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– Beyond Zoning, the President Nigeria NeedsTHISDAYLIVE – THISDAY Newspapers

Happy belated 61st Independence Day Nigerians – well, whatever that means; or should it be Sad Independence Day instead, since majority of Nigerians are mostly unhappy, and feel that there isn’t much to celebrate, unless we want to engage in self-delusion. My question to every successive Nigerian Government, be it our Founding Fathers, the Military, NPN (National Party of Nigeria), PDP or APC is – “Nibo Ie gbe Nigeria de?” that is, where have you carried Nigeria to – where have you taken Nigeria to? Where have you reached with Nigeria? The answer clearly is, you have taken Nigeria to a BAD Place; you have made the country regress to an unimaginable level, one which we could never have envisaged.
Founding Fathers
Our Founding Fathers did a better job. In a nutshell, the Regions had started to develop at their own pace. The South had embraced Western education wholeheartedly, especially with the introduction of Free Education by the then Premier of the Western Region, Chief Obafemi Awolowo, SAN (of blessed memory). The Western Region engaged in trade in agricultural products like cocoa; and being surrounded by water gave the South an advantage for export trade. The Eastern Region, apart from being traders, mined coal. Calabar which had the first sea port in Nigeria, was also part of the Eastern Region at the time. The North too was doing fine. They grew millet, sorghum, cowpea, ground nut and sesame for trade and export, and they had the Fulani nomadic pastoralists. Things were looking up. In the 1960s, Nigeria even lent/gave South Korea (SK), then a rural agrarian economy, funds. Today, SK has metamorphosed into a first world country (and SK is not endowed with any mineral resources), while to date, Nigeria has remained a third world country, borrowing and sorrowing.
What Went Wrong?
So, what went wrong? I think the combination of the discovery of oil by Shell BP in Nigeria on January 15, 1956 at Oloibiri in the Niger Delta area, precisely in present-day Ogbia Local Government Area, Bayelsa State; and the intervention of the Military in governance, was in my humble opinion, responsible for the truncation of Nigeria’s growth, development and bright future. Unknown to us, it was the beginning of our descent from grace to grass. The discovery of oil, was both a blessing and a curse. Instead of using our oil revenue to build upon the infrastructure and institutions that our British Colonial Masters had started, those that were already in place were left to rot like the roads and the railways; the money was basically frittered away by the Military with not much to show for it, except maybe for the development of Abuja, the Federal Capital Territory, the Lagos-Ibadan Expressway, the new Murtala Muhammed International Airport, Lagos and a few other structures; not much infrastructure was put in place.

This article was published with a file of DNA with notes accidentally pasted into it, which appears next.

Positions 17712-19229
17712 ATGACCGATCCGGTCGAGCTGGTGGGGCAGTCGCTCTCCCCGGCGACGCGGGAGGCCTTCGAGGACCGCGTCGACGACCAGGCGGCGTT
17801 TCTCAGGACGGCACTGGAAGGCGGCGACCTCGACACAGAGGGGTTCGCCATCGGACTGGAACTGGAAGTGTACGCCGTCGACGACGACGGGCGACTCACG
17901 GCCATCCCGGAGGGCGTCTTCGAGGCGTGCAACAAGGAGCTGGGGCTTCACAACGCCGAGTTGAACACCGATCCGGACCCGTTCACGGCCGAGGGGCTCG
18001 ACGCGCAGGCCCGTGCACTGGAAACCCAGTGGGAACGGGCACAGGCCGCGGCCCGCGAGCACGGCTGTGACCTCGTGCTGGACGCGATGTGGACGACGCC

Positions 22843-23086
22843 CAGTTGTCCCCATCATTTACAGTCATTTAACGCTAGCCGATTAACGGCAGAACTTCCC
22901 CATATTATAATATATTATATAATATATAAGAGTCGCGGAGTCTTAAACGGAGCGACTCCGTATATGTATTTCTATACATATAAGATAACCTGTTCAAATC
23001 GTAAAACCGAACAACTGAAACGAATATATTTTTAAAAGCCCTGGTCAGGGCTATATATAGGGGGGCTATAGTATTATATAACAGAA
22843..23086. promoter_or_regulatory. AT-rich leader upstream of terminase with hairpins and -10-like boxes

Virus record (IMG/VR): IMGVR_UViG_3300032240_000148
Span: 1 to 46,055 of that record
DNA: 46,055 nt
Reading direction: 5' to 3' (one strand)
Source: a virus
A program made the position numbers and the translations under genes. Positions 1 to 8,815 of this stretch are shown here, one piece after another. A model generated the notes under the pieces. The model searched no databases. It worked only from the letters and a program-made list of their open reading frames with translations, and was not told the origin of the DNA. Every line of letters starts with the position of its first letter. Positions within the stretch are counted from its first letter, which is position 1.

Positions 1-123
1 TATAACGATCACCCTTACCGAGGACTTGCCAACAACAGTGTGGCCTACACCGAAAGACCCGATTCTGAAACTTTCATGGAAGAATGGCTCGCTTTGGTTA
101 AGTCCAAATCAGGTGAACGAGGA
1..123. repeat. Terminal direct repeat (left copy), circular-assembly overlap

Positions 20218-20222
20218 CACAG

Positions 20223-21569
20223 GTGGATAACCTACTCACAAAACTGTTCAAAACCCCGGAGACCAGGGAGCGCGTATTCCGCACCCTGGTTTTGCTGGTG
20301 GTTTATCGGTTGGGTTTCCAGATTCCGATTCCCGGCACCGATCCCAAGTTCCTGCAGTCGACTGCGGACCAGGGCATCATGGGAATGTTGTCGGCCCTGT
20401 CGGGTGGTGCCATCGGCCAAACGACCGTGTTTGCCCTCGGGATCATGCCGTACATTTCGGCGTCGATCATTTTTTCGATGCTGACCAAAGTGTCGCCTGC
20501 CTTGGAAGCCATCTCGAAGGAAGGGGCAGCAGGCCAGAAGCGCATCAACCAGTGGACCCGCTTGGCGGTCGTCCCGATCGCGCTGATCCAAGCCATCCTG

Nigeria became lazy, depending mostly on oil revenues as her main source of income, corruption which had started on a small scale during the First Republic steadily increased with the Military and blew out of proportion by the time we reached the Fourth Republic. The little armed robbery we had experienced with Dr Ishola Oyenusi (Dr of Armed Robbery) in the 1970s, and Lawrence Anini in the 1980s, gradually began to be on the rise. By the time we got to the era of General Ibrahim Babangida, we had started to experience occasional power cuts.
The Unitary system and sharing of oil revenue among the States, which the Military introduced, worked well enough when the going was good and there was plenty to share, but eventually turned sour partly when those revenues started to dwindle; and now we are faced with cries for Restructuring, and more divisive cries for Secession. Insecurity and kidnapping have become the order of the day in all parts of the country, and Nigeria, once the Giant of Africa, has become the poverty capital of the world! We now have one of the highest out-of-school children rates in the world, a low standard of education, inadequate health facilities, a high rate of inflation and unemployment; we manufacture little or nothing, food shortages are imminent; agriculture and mining which would have been viable sources of revenue are threatened, since Farmers are no longer able to go to their farms regularly, for fear of violent attacks, either perpetrated by Herders or Bandits, and also kidnapping, which unfortunately has become the new rave in town (Miners too, are under similar threats).